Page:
What if you could improve the productivity of your packaging operation, free up space in your warehouse, and decrease returns without increasing your cost for materials? It may seem like a tall order, but Sealed Air helped make it a reality at Cooper Hand Tools’ distribution center in Apex, NC.
Cooper offers premium quality tools for industrial, commercial, and consumer markets, including adjustable wrenches, soldering products, and cutting tools. The company distributes tools all over the world.
“We were using paper dunnage pulled from rolls to package our tools,” says David Looper, operations supervisor at Cooper. “But changing the heavy paper rolls put a real strain on our packaging operators. We needed packaging materials that would alleviate exertion for the operators, but we didn’t want to spend more,” says Looper. “Sealed Air contacted us to discuss alternative packaging options.”
Sealed Air’s Bob Hagmann met with Karen Falvey, Cooper’s vice president of logistics, to gain knowledge of Cooper’s packaging needs. Hagmann suggested the SpeedyPacker® foam-in-bag system with Instapak® UltraLite®, a light-duty void-fill foam capable of expanding up to 280 times from its liquid state.
The SpeedyPacker foam-in-bag system dispenses a controlled amount of Instapak foam into a sealed film bag. When placed in a carton, the foam expands to conform to the shape of the contents, creating a protective cushion. Within seconds, the foam sets and locks the products in place. Falvey liked the SpeedyPacker solution because, unlike paper dunnage, the solid cushions prevent items from shifting during shipment, greatly reducing the risk of damage.
Cooper tested the system for one month using cases that contained 20 to 25 tools and weighed up to 50 lb each. By comparing cartons packaged with paper dunnage to cartons packed with Sealed Air’s foam, Falvey discovered that by using the foam, the weight of each case was reduced by half a pound.
While testing, Cooper also determined that the SpeedyPacker system improved the productivity and efficiency of its packaging operation. Using the system enabled Cooper to process more than 1겨 packages per day with only one operator.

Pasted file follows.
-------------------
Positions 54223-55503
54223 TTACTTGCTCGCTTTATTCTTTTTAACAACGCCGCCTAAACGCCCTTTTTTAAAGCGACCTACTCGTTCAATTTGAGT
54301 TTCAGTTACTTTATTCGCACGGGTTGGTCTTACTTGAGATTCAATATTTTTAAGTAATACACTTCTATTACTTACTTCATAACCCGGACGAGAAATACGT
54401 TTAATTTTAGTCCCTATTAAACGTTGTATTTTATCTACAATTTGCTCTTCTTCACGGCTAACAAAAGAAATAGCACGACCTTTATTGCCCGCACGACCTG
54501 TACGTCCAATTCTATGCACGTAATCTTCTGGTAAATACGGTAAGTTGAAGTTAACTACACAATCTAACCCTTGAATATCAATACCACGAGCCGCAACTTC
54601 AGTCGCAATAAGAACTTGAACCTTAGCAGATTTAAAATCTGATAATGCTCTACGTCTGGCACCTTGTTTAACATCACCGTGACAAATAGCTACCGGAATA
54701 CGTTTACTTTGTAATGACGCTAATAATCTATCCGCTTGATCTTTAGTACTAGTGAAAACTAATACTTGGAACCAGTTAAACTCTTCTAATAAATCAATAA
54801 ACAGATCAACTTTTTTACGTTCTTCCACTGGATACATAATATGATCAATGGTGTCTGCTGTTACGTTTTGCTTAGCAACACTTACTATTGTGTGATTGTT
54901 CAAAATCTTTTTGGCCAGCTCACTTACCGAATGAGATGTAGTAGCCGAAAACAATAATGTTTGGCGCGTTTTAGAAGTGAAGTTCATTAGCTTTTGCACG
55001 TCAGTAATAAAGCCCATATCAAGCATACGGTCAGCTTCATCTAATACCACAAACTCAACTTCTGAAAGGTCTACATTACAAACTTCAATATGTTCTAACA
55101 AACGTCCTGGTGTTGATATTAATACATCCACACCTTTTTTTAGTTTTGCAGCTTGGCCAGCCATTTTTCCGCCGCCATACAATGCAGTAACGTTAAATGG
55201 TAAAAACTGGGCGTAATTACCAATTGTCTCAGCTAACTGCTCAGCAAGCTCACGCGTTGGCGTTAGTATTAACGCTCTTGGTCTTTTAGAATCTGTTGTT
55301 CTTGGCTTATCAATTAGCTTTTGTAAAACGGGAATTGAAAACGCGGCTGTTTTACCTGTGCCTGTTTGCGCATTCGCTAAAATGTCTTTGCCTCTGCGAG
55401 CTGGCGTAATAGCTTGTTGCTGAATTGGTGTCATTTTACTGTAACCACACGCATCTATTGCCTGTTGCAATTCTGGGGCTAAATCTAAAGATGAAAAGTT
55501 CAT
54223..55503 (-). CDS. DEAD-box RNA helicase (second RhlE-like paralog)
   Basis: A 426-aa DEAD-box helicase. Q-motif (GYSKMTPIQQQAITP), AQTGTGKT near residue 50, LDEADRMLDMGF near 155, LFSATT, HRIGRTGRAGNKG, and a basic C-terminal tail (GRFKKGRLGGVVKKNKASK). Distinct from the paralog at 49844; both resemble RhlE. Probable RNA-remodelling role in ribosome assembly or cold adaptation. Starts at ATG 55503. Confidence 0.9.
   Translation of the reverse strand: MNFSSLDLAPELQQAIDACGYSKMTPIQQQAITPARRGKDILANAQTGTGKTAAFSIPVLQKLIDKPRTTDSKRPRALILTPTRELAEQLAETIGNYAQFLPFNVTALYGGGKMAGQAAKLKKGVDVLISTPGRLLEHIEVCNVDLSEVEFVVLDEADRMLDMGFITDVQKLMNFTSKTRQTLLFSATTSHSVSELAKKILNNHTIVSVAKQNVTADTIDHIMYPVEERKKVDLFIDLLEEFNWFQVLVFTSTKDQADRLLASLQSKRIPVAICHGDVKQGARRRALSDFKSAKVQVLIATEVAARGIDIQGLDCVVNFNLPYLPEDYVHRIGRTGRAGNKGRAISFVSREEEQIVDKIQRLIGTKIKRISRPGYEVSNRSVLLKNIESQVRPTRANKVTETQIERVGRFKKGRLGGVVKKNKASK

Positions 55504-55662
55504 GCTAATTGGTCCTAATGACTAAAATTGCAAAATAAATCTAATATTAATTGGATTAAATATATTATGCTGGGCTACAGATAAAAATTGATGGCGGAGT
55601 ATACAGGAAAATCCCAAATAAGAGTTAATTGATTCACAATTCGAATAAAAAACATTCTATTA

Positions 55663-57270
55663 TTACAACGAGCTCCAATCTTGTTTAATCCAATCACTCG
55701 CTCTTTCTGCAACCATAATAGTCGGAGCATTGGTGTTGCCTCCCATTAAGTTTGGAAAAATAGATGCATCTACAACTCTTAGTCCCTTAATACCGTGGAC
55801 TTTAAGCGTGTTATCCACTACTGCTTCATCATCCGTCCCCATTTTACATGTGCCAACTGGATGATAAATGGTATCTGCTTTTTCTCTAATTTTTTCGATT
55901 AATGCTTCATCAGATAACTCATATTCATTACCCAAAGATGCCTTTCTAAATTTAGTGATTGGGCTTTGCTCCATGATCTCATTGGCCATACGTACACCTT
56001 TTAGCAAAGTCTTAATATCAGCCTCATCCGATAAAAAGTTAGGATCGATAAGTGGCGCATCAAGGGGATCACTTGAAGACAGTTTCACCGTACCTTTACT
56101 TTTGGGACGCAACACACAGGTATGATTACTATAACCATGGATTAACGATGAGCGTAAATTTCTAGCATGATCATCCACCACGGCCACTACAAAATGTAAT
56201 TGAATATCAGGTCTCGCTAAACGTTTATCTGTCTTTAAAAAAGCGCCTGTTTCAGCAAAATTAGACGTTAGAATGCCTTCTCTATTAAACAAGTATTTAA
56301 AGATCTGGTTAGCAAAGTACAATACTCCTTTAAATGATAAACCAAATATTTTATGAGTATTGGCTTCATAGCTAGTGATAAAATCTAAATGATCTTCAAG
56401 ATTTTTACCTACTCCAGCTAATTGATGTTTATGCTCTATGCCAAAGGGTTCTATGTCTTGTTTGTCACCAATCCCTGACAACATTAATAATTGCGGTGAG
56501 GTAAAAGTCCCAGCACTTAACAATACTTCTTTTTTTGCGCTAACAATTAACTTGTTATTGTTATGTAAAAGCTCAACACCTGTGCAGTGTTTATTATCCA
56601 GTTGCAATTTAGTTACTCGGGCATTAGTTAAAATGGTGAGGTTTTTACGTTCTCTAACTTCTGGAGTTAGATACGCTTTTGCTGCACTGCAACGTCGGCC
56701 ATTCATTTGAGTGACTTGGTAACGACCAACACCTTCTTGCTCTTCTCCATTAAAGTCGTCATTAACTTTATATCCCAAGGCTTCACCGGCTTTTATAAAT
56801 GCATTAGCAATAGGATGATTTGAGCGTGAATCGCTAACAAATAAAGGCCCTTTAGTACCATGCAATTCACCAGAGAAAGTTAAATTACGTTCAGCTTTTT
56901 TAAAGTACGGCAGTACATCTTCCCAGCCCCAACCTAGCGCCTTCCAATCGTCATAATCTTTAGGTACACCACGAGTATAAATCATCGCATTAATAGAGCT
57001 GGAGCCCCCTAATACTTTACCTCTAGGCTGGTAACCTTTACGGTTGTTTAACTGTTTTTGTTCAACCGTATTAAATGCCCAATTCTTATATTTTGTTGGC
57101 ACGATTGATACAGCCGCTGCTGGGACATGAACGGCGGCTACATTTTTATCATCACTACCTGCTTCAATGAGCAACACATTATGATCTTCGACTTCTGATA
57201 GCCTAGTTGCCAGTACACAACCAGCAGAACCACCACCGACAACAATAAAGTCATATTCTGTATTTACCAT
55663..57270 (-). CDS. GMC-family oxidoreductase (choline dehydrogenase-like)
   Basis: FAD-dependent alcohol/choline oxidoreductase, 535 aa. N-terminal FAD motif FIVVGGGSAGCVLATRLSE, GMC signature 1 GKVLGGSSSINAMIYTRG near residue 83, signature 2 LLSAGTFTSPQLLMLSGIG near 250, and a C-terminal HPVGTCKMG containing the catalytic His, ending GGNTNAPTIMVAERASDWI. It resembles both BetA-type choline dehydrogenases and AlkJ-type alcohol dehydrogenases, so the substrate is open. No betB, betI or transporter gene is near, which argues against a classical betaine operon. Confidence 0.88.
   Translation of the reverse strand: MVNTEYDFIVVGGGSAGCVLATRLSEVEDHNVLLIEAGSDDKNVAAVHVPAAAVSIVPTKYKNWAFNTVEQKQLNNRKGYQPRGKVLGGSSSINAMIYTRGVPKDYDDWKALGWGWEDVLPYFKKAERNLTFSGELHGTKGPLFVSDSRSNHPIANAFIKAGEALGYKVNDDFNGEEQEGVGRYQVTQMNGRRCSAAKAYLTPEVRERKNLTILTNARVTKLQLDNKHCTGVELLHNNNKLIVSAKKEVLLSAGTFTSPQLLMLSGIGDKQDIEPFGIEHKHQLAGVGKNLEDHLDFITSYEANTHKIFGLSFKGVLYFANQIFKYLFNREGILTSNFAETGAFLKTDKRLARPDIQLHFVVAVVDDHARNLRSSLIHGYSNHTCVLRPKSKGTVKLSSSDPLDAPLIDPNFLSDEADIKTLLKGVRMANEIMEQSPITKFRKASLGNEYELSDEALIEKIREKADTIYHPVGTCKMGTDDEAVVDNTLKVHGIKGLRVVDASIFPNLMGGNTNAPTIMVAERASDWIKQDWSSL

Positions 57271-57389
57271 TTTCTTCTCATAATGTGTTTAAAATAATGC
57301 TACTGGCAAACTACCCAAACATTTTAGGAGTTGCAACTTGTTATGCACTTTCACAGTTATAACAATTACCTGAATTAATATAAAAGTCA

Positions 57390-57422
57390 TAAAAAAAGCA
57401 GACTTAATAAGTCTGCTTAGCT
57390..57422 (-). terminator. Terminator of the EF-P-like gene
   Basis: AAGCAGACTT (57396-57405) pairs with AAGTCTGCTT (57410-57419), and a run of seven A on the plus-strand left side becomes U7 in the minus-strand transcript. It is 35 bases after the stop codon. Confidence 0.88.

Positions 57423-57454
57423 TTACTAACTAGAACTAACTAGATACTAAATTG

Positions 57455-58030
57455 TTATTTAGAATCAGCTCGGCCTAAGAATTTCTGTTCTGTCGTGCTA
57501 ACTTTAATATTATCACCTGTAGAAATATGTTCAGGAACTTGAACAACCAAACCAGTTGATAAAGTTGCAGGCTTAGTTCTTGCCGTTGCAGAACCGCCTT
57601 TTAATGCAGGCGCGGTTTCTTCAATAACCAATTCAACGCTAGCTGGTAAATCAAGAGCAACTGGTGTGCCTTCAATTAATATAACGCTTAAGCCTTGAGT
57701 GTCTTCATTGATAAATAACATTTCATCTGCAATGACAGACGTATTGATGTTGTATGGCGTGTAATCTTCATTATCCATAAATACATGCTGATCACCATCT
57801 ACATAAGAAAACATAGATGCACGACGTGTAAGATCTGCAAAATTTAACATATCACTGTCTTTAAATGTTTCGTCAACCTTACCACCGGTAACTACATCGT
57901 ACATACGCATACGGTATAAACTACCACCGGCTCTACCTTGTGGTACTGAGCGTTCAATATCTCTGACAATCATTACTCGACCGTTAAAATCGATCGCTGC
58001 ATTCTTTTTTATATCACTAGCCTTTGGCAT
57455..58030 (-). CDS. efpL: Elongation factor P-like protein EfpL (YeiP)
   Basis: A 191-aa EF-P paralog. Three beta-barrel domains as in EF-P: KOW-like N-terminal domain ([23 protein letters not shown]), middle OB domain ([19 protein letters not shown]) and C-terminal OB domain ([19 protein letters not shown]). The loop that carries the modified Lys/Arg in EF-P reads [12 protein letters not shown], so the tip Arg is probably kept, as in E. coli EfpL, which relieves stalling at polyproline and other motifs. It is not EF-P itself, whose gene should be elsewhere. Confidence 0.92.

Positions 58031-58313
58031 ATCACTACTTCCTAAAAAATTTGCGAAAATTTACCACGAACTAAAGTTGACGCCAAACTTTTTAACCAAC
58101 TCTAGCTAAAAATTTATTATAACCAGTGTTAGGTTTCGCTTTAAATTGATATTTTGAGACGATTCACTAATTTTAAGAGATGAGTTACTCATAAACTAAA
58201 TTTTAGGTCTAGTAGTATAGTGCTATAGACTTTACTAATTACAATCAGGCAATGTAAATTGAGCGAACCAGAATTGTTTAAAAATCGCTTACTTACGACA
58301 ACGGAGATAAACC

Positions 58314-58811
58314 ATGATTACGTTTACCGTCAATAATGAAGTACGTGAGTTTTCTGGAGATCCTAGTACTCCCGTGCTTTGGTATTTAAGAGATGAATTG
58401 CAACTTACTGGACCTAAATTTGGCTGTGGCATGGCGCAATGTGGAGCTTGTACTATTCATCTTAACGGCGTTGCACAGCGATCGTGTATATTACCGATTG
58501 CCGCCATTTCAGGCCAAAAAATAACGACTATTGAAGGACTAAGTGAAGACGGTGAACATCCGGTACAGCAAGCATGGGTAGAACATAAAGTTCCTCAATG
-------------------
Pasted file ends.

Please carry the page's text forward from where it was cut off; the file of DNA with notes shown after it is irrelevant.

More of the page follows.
One reason for this efficiency is that the heavy paper rolls used previously were replaced 15 to 18 times a day compared to the SpeedyPacker film rolls, which are half the weight and only need to be replaced every other day. In addition, the Instapak bulk tanks, which contain the foam formulations, only need to be changed every four to five weeks.
Customers like the packs, too
“The packages are also well received by our customers,” says Cooper distribution manager Charles Schlegelmilch. “The foam cushions help prevent damage to the tools during shipment and can be reused by our customers, if needed.”
Since switching to the SpeedyPacker system, Cooper has seen a reduction in the number of returned items. But if a customer does decide to send back tools, the foam packaging can be reused to package the tools and help ensure that the tools arrive safely.
According to Schlegelmilch, converting the packaging facility to the foam-in-bag system was easy because the Instapak bulk tanks were installed over the weekend when the packaging facility was closed. Consequently, there was no downtime in workday productivity. The system was also easy for operators to learn.
The paper dunnage previously used for packaging occupied 12 pallets, while the SpeedyPacker system’s two bulk tanks and skid of film take up just three pallets.
Cooper uses a computerized fulfillment process. Once a product order is received, a computer screen displays which of the seven corrugated case sizes needs to be used for packaging based on the amount of items in the order and the estimated weight of the tools in the carton.
After the tools are placed in the appropriate case, it’s sent by conveyor to the packaging area. There, an operator determines which of the six available preset bag sizes to use. With the push of a button, the SpeedyPacker system dispenses a controlled amount of foam into the film bag and seals the bag. The bag of rising foam is then placed on top of the tools in the carton where the foam begins to conform to the shape of the items inside. The operator folds the sides of the case down and it travels on the conveyor through the automatic case sealer. The packing list is placed manually on the case, which is sent to the loading dock for distribution. —Pat Reynolds